Gas delivery system 12 has a low-pressure subsystem 20 and a high-pressure subsystem 22 coupled to gas input 18. Low-pressure subsystem 20 has a pressure regulator 24 and a pressure sensor 26. Pressure regulator 24 is preferably a programmable low-pressure regulator so that a desired constant pressure may be generated. A suitable range of pressures for pressure regulator is 0 to 10 inches or 0 to 20 inches of water.
High-pressure subsystem 22 has a pressure regulator 28, a pressure delivery source such as a valve 30, and a pressure sensor 32. Pressure regulator 28 is also preferably a programmable pressure regulator having a higher pressure than pressure regulator 24. For example, pressure regulator 28 may have a range of 0 to 30 psi.
Valve 30 may, for example, be a solenoid valve. Valve 30 is coupled to a pulse generator 34 that allows a gas pulse of high pressure to be generated. In the preferred embodiment, pulse generator 34 generates an electrical signal to valve 30 in the form of a pulse to generate a pulse of gas pressure. A second pulse generator 34′ may be used to generate an electrical signal to valve 15.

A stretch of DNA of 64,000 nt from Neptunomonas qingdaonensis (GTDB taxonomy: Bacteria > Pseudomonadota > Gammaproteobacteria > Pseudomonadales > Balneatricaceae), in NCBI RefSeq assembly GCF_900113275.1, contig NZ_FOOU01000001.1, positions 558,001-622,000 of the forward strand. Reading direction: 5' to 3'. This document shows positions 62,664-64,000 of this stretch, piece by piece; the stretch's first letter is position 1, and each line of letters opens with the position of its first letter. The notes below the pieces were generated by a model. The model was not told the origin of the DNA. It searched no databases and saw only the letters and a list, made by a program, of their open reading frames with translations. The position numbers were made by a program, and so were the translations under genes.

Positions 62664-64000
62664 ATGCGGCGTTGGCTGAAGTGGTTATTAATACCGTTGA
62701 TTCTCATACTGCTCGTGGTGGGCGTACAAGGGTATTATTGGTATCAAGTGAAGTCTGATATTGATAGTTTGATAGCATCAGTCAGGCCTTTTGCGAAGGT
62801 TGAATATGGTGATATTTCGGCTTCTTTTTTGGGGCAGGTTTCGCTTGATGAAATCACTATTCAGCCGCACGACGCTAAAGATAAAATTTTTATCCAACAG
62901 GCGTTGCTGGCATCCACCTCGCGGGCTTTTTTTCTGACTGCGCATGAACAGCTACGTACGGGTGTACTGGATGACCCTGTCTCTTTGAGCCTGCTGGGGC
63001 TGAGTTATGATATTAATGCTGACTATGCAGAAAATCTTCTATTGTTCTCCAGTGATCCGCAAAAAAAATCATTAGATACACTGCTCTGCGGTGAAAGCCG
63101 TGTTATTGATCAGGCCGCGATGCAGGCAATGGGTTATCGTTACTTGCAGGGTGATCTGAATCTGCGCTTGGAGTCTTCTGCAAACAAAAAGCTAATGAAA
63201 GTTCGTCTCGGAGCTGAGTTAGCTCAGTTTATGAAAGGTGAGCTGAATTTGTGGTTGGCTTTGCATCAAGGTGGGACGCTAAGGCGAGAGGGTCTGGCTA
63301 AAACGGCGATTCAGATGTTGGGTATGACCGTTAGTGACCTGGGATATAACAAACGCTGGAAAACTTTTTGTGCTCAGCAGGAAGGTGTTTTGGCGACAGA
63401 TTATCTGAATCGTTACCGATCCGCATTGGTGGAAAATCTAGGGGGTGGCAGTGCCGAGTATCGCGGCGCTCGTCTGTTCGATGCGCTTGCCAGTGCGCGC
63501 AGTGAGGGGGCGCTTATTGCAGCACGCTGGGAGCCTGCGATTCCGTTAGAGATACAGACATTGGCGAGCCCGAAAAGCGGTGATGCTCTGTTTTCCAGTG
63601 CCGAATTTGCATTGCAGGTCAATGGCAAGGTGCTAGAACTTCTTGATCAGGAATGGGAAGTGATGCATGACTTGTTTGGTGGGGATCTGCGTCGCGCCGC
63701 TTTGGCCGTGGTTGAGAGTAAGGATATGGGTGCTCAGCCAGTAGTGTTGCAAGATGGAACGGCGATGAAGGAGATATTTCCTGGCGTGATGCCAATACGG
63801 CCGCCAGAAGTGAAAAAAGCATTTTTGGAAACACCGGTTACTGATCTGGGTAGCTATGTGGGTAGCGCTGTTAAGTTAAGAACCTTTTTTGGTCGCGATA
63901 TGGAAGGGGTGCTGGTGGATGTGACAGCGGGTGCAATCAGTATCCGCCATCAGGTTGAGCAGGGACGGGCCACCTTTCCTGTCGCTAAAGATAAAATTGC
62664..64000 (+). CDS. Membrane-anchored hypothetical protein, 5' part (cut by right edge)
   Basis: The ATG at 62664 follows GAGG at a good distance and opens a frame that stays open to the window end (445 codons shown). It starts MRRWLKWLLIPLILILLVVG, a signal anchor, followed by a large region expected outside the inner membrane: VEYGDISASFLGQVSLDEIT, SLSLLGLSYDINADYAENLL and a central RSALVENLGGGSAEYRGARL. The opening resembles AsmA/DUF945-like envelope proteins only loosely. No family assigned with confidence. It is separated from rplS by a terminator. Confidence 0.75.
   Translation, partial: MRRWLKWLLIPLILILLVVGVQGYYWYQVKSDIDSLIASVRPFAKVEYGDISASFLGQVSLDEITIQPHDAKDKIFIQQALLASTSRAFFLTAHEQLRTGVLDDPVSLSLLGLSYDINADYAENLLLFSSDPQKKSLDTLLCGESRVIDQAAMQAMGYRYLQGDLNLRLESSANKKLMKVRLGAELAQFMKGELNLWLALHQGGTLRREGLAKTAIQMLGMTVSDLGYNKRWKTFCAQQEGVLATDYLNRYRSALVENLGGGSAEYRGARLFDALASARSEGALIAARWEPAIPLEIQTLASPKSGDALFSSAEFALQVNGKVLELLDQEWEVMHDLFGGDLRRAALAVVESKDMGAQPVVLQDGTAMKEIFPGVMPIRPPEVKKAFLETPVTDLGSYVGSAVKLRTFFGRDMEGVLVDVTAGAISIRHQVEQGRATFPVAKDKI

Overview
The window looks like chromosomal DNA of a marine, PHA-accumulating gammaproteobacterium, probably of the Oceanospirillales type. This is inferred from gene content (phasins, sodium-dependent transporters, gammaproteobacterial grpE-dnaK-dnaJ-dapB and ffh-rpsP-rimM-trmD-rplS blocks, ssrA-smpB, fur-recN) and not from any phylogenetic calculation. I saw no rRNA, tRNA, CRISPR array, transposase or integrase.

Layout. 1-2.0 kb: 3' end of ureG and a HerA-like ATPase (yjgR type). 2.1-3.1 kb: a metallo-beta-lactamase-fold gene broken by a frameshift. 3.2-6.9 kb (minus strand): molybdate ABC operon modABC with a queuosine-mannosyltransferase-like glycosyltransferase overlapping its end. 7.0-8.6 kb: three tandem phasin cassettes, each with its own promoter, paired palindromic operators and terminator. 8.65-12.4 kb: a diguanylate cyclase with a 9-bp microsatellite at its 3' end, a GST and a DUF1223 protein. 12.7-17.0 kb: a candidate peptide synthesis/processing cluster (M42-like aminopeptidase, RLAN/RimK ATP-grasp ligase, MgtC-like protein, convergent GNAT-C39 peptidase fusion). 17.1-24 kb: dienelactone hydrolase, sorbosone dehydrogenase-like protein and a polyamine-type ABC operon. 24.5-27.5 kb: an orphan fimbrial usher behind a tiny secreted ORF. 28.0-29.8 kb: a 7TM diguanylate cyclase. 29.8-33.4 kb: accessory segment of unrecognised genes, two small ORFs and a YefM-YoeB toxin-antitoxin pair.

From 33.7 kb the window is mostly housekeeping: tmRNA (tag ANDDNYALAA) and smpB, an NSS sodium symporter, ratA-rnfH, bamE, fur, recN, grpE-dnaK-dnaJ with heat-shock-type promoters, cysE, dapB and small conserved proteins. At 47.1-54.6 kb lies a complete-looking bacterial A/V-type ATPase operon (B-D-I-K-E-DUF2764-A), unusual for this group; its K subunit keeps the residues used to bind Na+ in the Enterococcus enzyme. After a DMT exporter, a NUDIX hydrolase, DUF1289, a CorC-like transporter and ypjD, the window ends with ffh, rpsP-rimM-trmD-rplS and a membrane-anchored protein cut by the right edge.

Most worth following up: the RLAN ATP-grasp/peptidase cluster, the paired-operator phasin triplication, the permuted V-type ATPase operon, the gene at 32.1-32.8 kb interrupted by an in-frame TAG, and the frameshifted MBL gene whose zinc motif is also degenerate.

A valve 36 acts as a switch and is used to couple low-pressure subsystem 20 and high-pressure subsystem 22 to fluid reservoir 14.
A computer 38 and a controller 40 are used to control the operation and distribution of gas from gas input 18 to fluid reservoir 14. Although computer 38 and controller 40 are shown as separate components, one skilled in the art would recognize that controller 40 may be integrated into computer 38. Computer 38 has a user input (not shown) that allows the microfluidic system 10 to be controlled according to various parameters. That is, the various pressures desired at pressure regulators 24, 28 and the desired timing of pulse generators 34, 34′ may be controlled by computer 38 and controller 40. Computer 38 and controller 40 use feedback from pressure sensors 26, 32 to control the operation of gas delivery system 12. Computer 38 and controller 40 are also coupled to valves 15, 30 so that the low-pressure subsystem 20 or high-pressure subsystem 22 may be coupled to flu d reservoir 14. When controlling valve 15, the fluid itself is controlled rather than the gas delivery source as with valve 30. Valves 15, 30 may be used in the alternative or in conjunction. When used in conjunction, valve 30 pressurizes the system, while valve 15 controls fluid delivery.